A cat needs a balanced diet and none more so than the kitten, to provide for growth, maintenance and energy.
Cats are naturally carnivorous animals and need to eat meat to live, do not be tempted to try and bring your kitten up as a vegetarian (see: Meat versus Vegetable).
A kitten becomes mature at about 7 to 8 months of age and during this period of growth its protein requirements per unit of bodyweight are higher than those of the adult. Furthermore, that protein should be of animal origin. The cat cannot utilize vegetable protein in the same way as the dog - this explains why canned cat foods, which are all meat or fish, cost more than the same size can of dog food containing both Meat and Soya.
A cat also has certain specific nutritional needs and reputable brands cater for those needs. Do not let the cat eat dog's food - it may not do it too much harm but won't do any good either.
DO NOT feed your cat chicken bones – these can do severe harm and can choke your cat. Chicken shin is also not good for your cat.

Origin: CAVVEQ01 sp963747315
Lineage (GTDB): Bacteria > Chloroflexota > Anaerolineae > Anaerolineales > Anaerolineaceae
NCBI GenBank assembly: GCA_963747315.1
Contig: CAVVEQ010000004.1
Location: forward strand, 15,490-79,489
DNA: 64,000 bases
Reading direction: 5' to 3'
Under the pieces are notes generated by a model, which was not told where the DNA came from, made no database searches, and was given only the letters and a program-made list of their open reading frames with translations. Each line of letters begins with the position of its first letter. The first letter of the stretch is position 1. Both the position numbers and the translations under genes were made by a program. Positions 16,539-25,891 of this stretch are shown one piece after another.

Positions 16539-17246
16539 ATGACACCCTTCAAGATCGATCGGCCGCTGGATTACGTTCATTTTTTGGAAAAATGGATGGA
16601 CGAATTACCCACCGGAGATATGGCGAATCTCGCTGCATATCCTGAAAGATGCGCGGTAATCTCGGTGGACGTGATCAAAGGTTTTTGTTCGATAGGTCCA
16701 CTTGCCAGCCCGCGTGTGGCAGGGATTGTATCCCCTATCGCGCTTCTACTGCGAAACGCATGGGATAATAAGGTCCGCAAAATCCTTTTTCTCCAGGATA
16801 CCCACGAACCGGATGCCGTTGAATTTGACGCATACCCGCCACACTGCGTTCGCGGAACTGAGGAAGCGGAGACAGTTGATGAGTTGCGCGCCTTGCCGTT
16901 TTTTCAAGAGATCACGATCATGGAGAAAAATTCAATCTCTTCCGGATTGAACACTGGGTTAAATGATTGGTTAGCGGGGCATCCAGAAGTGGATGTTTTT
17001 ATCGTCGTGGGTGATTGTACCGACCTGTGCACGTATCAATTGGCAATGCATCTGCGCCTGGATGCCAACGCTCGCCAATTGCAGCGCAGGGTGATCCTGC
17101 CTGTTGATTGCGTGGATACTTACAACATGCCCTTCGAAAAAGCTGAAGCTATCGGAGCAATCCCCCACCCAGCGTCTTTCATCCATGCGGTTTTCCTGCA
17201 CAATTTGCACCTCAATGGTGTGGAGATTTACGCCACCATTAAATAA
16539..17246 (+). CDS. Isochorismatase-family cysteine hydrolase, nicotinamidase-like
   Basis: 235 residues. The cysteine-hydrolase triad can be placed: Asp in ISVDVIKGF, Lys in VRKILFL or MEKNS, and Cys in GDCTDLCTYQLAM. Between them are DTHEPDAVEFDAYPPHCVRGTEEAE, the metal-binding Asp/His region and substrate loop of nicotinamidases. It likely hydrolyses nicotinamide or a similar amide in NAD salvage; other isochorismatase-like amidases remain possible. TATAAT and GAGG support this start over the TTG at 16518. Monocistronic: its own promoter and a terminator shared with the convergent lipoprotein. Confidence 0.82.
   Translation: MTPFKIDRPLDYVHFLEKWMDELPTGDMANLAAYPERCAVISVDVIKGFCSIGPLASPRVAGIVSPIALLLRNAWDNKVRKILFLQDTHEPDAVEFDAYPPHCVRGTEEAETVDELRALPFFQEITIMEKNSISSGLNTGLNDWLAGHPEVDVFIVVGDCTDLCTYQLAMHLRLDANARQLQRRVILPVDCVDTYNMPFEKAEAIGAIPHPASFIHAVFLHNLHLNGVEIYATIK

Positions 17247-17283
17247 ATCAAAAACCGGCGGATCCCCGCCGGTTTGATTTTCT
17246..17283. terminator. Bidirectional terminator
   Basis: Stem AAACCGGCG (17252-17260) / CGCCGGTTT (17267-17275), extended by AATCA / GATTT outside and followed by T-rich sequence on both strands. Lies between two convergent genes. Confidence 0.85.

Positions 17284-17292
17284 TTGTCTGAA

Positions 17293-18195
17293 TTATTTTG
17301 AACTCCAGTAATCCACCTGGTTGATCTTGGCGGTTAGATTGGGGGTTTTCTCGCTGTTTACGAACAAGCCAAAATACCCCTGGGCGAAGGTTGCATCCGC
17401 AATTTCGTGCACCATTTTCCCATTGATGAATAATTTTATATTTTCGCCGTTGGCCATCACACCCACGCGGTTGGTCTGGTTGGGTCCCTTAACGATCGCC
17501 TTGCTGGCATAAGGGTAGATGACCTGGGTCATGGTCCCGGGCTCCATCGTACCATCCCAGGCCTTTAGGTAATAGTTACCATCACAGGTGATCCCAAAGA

NEVER serve your cat food straight from the fridge. Always let it reach room temperature before serving to your cat so that it can be digested comfortably.
If you wish to prepare food for your cat yourself, add a reliable vitamin/mineral supplement to the meat or fish, as both may be deficient in calcium. Do not feed fish all the time and no matter how much your cat loves liver, do not feed liver alone more than once a week.
There is no special merit in feeding raw meat, indeed there is even a risk of infection from bacteria in the meat. These bacteria are killed in the cooking process.
There is much to be said for the convenience of reputable brands of cat food, which are formulated to meet the average cat's needs for essential nutrients. These diets are either canned or dry. Dry cat foods were thought to have been associated with a complex condition of the urinary system of cats but it is by no means certain that there is a direct involvement, since over 70 percent of cats in the USA are fed solely on dry cat foods. It would appear that they are safe as long as there is always water available. If you are in doubt, ask your Veterinary Surgeon.